1. Mr. Lewis, thanks for bringing up the FACA search. My take was a bit different: it didn’t to me seem to be what criteria were used, but that the process had resulted in some blatant political choices on the part of the search team (with some home town hitters clearly behind a couple of them), and in one case a finalist who was practically run out of town on his last job.

    Which should not be surprised. I was floored to learn not just that FACA had an entity that conducted these pay to play searches, but that it was even legal to begin with. How that is not a conflict of interest, well, I’ll just add that to things I will never understand. In addition, it is well known that FACA lobbies hard for non-chartered counties to flip charter, since it vests the administrator with a sometimes mayoral-type power. The ensuing process and results aside, I certainly hope that FACA isn’t brought in again at any time to run a search of this nature in Escambia. Searches need to be orchestrated by professional entities completely cleared by independence reviews, not by the lobbying agency for the very position for which they are recommending candidacy.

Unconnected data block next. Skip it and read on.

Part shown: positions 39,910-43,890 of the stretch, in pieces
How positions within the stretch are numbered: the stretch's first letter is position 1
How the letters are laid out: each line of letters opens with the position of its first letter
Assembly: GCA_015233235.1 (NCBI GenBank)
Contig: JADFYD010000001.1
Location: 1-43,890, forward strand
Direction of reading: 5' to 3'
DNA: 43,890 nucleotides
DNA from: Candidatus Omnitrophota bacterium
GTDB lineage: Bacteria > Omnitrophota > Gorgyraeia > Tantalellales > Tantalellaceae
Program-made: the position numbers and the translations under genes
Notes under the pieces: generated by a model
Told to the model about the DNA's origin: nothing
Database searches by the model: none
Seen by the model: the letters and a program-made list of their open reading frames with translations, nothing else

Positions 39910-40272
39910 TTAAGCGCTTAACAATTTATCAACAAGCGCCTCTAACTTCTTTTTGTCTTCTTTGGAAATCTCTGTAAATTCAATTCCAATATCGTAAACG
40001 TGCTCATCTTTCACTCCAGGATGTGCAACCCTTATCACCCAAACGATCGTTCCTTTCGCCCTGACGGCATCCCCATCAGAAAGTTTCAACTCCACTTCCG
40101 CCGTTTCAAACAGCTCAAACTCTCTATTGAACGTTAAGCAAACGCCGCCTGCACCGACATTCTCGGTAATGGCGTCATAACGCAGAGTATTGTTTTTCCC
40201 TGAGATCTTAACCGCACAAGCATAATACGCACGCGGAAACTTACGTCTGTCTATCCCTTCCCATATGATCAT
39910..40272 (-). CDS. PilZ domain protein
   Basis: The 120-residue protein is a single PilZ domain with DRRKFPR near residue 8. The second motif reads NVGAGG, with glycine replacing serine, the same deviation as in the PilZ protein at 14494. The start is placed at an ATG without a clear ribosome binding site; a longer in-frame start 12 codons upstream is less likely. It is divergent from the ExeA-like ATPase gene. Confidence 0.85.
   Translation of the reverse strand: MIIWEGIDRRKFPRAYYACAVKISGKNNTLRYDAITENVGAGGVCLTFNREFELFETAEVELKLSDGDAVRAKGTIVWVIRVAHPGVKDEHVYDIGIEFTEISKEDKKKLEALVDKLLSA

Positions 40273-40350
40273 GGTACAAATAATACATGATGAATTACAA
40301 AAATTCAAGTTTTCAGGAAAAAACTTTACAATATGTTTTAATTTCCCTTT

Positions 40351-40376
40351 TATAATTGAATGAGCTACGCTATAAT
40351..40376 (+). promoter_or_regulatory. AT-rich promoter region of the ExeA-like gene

2. During the tortuous agenda item on April 11, 2019, Commissioner Bergosh said what I think many in Escambia County do think of the BOCC, “There is a leadership vacuum in this county.” He, of course, was not referring to himself or to the other commissioners. They all think that they individually and collectively do a spectacular job. Ironically, there are two hallmarks of BOCC meetings. First, the two phrases most often heard are “my district” and “your district.” You never hear them refer to “our county.” Second, the commissioners spend an inordinate amount of time, in almost a sickly manner, praising each other for their leadership. When one praises one, the other then returns the favor before the television camera, “And Commissioner [insert name], thank you for your leadership too.” The only thing missing from BOCC meetings is – “leadership.” State law, that the commissioners seem to have deliberately ignored in 2019, directs, “The county administrator shall be qualified by administrative and executive experience and ability to serve as the chief administrator of the county.” At the request of the BOCC, the Florida Association of Counties’ independent selection committee whittled down 120 candidates to a top-ranked three with two alternates one of whom dropped out prior to the April 11 meeting. Two commissioners (May, Barry) were upset that the selection committee only used the objective job search criteria approved by the BOCC and did not meet with them privately to get their additional guidance and direction. Three commissioners (Bergosh, Barry, Bender) insisted on adding three additional candidates for the purposes of “inclusion” and “diversity.” We don’t know if the three add-ons (on of whom lived in Santa Rosa County) were among the original 120 applicants or were added as straight special political nominations. We do know that none of the three add-ons (to include Janice Gilley) were well qualified for the job. In Gilley’s case, her own write up on the county website [Internet Search: Escambia County Administrator] is the best evidence I have found that she had no prior executive leadership or management experience. I also reviewed News Journal references to Gilley going back to 1999. She is a political staff person, political appointee type and government relations/liaison type. She is well-qualified for all sorts of positions but county administrator is not one of them. During the meeting, there was extensive discussion about whether a candidate who had “small county” experience was up to the job of running a “medium county” (1700 employees) government. Instead, the BOCC picked someone with no county leadership experience, i.e. a pure political appointee who would not seem qualified to be the Interim Town Manager in the Town of Century. Commissioner Barry is the one who most wanted Gilley to be the county administrator, or nominated her because someone pressured him to do so, so it is hardly fair for him to now question the performance of the person he thought more qualified than all of the 120 (or 123) people considered for the job. Commissioner Underhill, who gushed effusively at Barry’s mention of Gilley as an add-on nominee, must have had a crystal ball with him because he got it right, “We’re all going to suffer the consequences of this decision.” Here the link to the agenda item on April 11, 2019 when they messed things up –